Submitted to: Journal of the American Oil Chemists' Society
Publication Type: Peer Reviewed Journal
Publication Acceptance Date: 6/6/1995
Publication Date: N/A
Citation: Interpretive Summary: Most commercial methods for the removal of oil stains require the use of petroleum-based or chlorinated, hazardous chemicals at elevated temperatures. Methods employed to measure stain removal can be time consuming, have associated sample handling problems and often yield erroneous results. In this report a procedure for the removal of soybean oil through the in-situ generation of microemulsions using a nonionic surfactant was developed. Typically, greater than 90% of the oil stain was removed using 2 wt% surfactant. Increasing the amount of surfactant to 6 wt% improved oil removal to 99%. The stain remover is environmentally safe and the composition of surfactant and aqueous phase, used to generate the microemulsion, is capable of removing oil-based stains at room temperature and neutral pH. Nuclear magnetic resonance was found to be a suitable technique for quantifying the removal of lipids from cotton fabrics, required less sample preparation time than traditional methods and was non-destructive. These results will provide fabric manufacturers with a new approach for testing the efficiency of stain removal from textiles.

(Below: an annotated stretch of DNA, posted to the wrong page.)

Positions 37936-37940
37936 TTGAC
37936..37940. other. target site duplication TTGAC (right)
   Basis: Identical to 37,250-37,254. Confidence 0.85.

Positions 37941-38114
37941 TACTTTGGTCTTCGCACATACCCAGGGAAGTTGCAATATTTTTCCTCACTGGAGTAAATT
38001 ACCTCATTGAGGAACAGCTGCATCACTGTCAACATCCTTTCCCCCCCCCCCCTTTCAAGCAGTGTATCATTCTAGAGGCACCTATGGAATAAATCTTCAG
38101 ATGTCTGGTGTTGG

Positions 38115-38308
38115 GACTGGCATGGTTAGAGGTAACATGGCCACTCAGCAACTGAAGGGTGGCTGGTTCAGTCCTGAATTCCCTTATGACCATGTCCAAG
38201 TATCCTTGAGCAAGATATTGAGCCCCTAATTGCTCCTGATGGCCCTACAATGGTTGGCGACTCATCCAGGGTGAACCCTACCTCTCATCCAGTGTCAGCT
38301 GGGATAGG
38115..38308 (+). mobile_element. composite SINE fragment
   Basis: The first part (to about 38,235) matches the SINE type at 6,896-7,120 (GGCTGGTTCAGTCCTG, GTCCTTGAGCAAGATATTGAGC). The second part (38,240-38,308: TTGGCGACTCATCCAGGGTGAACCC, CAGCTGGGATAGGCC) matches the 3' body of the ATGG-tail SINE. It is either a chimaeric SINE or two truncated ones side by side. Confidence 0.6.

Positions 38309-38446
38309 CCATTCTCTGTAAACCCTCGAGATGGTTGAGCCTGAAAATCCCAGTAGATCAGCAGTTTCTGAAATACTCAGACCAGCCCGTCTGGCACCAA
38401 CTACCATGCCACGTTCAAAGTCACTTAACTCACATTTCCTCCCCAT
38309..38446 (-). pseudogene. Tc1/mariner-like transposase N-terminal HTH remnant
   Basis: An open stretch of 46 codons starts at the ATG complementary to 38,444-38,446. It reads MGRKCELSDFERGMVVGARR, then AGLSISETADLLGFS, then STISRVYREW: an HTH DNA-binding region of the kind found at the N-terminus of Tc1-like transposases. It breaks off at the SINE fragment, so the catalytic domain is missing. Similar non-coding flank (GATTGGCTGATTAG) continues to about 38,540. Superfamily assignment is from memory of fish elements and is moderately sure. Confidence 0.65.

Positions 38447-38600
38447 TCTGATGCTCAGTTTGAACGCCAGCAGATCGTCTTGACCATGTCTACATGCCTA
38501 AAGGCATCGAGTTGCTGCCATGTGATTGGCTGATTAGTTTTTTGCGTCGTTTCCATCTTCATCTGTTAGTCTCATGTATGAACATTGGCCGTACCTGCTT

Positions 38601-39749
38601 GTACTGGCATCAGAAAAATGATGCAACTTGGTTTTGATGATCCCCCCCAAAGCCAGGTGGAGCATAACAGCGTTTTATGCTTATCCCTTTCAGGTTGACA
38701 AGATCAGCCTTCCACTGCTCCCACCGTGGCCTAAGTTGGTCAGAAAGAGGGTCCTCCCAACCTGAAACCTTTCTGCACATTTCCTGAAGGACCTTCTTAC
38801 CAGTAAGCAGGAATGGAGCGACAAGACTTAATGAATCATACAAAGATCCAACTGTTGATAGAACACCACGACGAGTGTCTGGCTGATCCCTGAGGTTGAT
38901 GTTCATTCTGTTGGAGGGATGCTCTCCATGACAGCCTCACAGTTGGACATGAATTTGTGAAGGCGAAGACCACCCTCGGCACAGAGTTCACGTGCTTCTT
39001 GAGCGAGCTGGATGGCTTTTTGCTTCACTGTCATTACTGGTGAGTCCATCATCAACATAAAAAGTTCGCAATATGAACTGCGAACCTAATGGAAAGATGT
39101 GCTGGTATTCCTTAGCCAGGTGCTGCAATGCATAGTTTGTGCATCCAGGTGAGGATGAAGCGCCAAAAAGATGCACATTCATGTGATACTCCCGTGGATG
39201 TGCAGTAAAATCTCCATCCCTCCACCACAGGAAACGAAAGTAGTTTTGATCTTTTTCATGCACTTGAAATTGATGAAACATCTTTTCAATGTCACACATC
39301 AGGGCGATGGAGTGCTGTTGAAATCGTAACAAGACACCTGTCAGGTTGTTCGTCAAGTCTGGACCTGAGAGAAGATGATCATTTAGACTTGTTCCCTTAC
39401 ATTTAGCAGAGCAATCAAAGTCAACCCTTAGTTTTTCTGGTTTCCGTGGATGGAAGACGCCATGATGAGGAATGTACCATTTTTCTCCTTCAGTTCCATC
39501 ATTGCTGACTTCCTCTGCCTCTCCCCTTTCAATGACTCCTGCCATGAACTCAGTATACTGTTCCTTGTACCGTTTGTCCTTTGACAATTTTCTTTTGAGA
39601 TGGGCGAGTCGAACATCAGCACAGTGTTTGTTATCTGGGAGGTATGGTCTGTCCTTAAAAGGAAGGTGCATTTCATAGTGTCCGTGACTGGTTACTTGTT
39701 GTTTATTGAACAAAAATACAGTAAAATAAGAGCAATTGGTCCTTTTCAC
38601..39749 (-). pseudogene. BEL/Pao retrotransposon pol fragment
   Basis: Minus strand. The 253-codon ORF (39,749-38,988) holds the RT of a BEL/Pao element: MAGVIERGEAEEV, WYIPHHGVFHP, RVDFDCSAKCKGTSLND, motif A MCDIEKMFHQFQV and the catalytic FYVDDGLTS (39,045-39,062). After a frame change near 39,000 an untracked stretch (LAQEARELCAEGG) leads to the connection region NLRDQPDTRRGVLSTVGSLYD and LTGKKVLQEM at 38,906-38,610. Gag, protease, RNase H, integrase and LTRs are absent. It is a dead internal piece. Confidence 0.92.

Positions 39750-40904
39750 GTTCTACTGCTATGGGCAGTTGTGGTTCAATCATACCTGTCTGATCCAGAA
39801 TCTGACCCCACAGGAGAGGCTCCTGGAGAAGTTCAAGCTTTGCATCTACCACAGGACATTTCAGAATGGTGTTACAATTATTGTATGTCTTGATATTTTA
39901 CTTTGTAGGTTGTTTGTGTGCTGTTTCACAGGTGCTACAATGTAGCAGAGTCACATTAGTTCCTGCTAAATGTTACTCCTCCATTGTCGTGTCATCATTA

Technical Abstract: Solubilization and subsequent removal of soybean oil from cotton fabrics through the in-situ formation of microemulsions was evaluated using solid state NMR. Regions of water-in-oil (W/O) and oil-in-water (O/W) microemulsions were identified for systems containing polyoxyethylene (60) sorbitol hexaoleate, soybean oil and an aqueous phase composed of water/ethanol or isopropanol (80/20 wt%) at 25C. The amount of oil removed from the cotton fabrics was determined using solid state nuclear magnetic resonance by constructing a calibration curve relating the intensity of camphor/oil NMR signals (Ic/Io) to their molar ratio (Mc/Mo). A Precision Crockmeter was used to reproducibly remove soybean oil stain from cotton fabric which was subsequently analyzed by NMR. Typically, greater than 90% of the oil stain was removed after 200 revolutions of the Crockmeter finger using 2 wt% surfactant at 25 C. Increasing the amount of surfactant to 6 wt% improved soybean oil removal from the fabric to 99 wt%